A journey through the capitol
The unsung city
Hartford, Connecticut’s capitol is primarily a work center. A center for insurance and manufacturing. It is also a place of beauty and history. These photos and observations spring from two walks with a friend, one alone, one with a group while she decribed some of the wonders of the city
The Best of Places
River Side Park, Bulkeley Bridge
It is mid morning on a sultry August day, the sounds of traffic on Route 84 above, these two have carved out their own little world, there on the concreted banks of the Connecticut River. A world wherein they are the only inhabitants and every dream is possible. You know the place. I hope you do anyway. It is the best place ever.
A Bridge too Far
Bulkeley Bridge connects Hartford to East Hartford, first of the big bridges across the Connecticut river was completed in 1908.
Small Amphitheater wall
Bulkeley Bridge, East Hartford across river
Genius in the House
The Goddess of Connecticut
The State House
The Connecticut State House. There is so much symbology contained in this building it is incredible, beginning with the eight-pointed star, which has sacred meaning in most religions, though in the context of this edifice I would roll with Masonic. Paganism never went away dear Christian friends, it just went incognito for awhile.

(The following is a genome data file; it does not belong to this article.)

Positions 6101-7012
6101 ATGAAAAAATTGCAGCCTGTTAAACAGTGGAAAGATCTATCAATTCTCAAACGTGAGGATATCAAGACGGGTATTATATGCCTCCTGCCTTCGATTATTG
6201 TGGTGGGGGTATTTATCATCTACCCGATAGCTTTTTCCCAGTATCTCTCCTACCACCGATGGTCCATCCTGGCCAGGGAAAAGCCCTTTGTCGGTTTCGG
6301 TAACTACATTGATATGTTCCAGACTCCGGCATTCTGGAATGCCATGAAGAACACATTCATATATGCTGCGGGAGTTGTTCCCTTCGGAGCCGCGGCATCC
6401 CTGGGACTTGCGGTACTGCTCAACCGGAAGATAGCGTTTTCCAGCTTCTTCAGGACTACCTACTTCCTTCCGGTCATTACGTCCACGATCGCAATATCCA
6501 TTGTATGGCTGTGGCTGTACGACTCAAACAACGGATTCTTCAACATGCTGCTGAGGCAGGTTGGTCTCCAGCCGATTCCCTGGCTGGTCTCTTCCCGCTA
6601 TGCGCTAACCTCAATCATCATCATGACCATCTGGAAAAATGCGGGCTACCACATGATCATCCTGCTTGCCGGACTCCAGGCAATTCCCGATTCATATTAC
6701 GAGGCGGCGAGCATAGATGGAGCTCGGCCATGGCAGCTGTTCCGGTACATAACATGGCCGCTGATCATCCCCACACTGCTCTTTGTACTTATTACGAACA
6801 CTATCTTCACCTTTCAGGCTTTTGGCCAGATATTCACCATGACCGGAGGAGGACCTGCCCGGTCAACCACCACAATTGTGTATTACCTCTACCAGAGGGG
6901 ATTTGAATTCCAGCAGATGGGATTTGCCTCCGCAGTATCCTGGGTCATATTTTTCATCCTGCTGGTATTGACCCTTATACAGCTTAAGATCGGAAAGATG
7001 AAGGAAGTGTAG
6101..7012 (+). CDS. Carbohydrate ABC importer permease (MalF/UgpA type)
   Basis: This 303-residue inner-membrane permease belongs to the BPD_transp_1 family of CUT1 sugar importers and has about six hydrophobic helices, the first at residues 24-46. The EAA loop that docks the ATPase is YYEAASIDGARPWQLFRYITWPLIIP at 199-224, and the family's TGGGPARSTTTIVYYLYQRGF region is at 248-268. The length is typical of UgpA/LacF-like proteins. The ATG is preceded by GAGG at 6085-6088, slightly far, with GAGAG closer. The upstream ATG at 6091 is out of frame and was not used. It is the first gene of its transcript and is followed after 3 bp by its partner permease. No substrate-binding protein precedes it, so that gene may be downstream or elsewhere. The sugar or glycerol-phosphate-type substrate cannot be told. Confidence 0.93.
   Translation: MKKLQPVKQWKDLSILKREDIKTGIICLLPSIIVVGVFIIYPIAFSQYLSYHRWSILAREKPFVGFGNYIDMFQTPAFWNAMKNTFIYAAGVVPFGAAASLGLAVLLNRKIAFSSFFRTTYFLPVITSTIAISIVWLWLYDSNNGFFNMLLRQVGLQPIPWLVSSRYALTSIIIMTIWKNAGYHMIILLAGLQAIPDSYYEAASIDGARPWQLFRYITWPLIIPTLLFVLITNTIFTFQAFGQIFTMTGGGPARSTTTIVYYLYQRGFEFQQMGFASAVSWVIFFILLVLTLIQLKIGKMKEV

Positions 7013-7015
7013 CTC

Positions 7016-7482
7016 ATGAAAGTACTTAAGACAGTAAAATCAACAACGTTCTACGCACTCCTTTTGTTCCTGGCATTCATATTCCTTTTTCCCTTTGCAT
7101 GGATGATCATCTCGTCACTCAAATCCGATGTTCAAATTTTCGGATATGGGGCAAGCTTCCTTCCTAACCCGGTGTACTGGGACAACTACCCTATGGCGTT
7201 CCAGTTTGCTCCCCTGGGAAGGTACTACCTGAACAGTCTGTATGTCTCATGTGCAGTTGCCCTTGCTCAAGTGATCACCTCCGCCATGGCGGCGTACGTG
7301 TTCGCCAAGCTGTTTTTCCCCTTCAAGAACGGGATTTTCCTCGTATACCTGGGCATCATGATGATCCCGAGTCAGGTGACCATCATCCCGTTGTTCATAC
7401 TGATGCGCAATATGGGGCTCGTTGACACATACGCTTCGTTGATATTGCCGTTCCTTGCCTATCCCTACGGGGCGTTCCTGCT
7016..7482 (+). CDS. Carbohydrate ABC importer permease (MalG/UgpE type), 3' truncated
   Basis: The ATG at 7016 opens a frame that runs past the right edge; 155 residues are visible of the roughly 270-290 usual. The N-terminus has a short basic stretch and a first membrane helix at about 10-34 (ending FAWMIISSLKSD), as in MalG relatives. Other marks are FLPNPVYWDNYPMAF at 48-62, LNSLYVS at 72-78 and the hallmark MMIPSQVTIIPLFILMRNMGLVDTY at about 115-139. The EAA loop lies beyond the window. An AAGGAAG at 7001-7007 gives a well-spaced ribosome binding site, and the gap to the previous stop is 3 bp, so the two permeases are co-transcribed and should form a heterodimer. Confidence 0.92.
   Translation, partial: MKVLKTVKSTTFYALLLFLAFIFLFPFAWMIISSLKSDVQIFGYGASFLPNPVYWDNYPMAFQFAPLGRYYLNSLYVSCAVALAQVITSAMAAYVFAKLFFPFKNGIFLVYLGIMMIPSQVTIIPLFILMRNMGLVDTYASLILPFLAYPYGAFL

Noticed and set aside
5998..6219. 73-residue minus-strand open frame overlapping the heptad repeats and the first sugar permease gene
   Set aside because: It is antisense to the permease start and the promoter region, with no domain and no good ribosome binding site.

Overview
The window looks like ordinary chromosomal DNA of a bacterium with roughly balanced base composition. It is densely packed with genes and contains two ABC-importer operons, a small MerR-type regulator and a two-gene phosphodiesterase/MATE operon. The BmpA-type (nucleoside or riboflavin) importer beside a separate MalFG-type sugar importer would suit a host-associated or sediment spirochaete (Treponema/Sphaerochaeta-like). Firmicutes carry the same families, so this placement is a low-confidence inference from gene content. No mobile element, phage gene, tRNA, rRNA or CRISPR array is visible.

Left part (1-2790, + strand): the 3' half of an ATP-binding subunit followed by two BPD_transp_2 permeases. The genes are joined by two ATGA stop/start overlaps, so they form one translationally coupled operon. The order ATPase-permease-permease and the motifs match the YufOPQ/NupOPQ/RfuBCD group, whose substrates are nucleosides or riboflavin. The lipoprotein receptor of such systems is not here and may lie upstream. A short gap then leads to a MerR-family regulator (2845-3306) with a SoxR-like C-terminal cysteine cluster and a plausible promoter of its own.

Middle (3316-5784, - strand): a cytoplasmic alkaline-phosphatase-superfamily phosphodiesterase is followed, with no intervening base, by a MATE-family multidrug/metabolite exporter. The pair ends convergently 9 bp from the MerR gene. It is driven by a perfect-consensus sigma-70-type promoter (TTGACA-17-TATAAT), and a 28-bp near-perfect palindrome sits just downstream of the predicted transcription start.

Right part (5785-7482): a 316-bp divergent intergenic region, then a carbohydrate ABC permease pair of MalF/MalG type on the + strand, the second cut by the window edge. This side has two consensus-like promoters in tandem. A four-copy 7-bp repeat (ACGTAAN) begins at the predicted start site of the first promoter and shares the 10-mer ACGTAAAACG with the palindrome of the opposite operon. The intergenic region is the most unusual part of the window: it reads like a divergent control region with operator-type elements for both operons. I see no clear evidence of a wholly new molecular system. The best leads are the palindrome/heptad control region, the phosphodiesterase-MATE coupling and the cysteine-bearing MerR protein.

In the midst of beautiful architecture, I have to wonder at a world where, in the middle of a state built on human ingenuity and industry we must display a device whose gaping maw was designed for the express purpose of devouring the lives of poor mother’s sons in wholesale lots. Well, I guess that actually is a testament to human ingenuity and industry, all the best shit gets invented while we are imaging creative new ways to murder one another.
The Genius in the Park
The Soldiers and Sailors Arch
Completed in 1886, Hartford’s own Arc De Triomphe stands as a memorial to the men from Connecticut who served and/or died in the Civil war. I consider both Connecticut and Texas as Home (yes I can have more than one) so some mixed feelings here. When my thrice-great grandfather Francis Marion Slaughter crossed the Llano river not far from present day Kingsland, Texas (yep, my hometown-ish… one of them anyhoo) on his way back from the other side of that there conflict, there was nary parade or memorial planning party on the calendar. Just another struggle. one potentially as deadly as the one he just left. But he did come home to a new face he had never seen before, a wee little girl who would grow up and be the twice-great grandmother of the author of this tragedy. I wrote her a letter, you can read it.
The Genius on the Arch
Oh yeah, and there presiding over the triumphal return is the state Goddess, Madam Genius, sitting there are regal like (her wings appear to be tucked away somewhere).
The Wild Ride
Bushnell Park is home to a vintage carousel crafted Russian immigrants Solomon Stein and Harry Goldstein from 1914, of which only three remain. Only one word comes to my mind. Okay two words. Craftsmanship, and Crazy. Craftsmanship. A word fallen into much disuse in this day of iThis and iThat. Pure beauty and artistry in every curve and line. Exquisite. Oh… Crazy. Yeah. just look at ’em… those two guys were batshit.
Go there, and when you do, ride it… only costs a buck.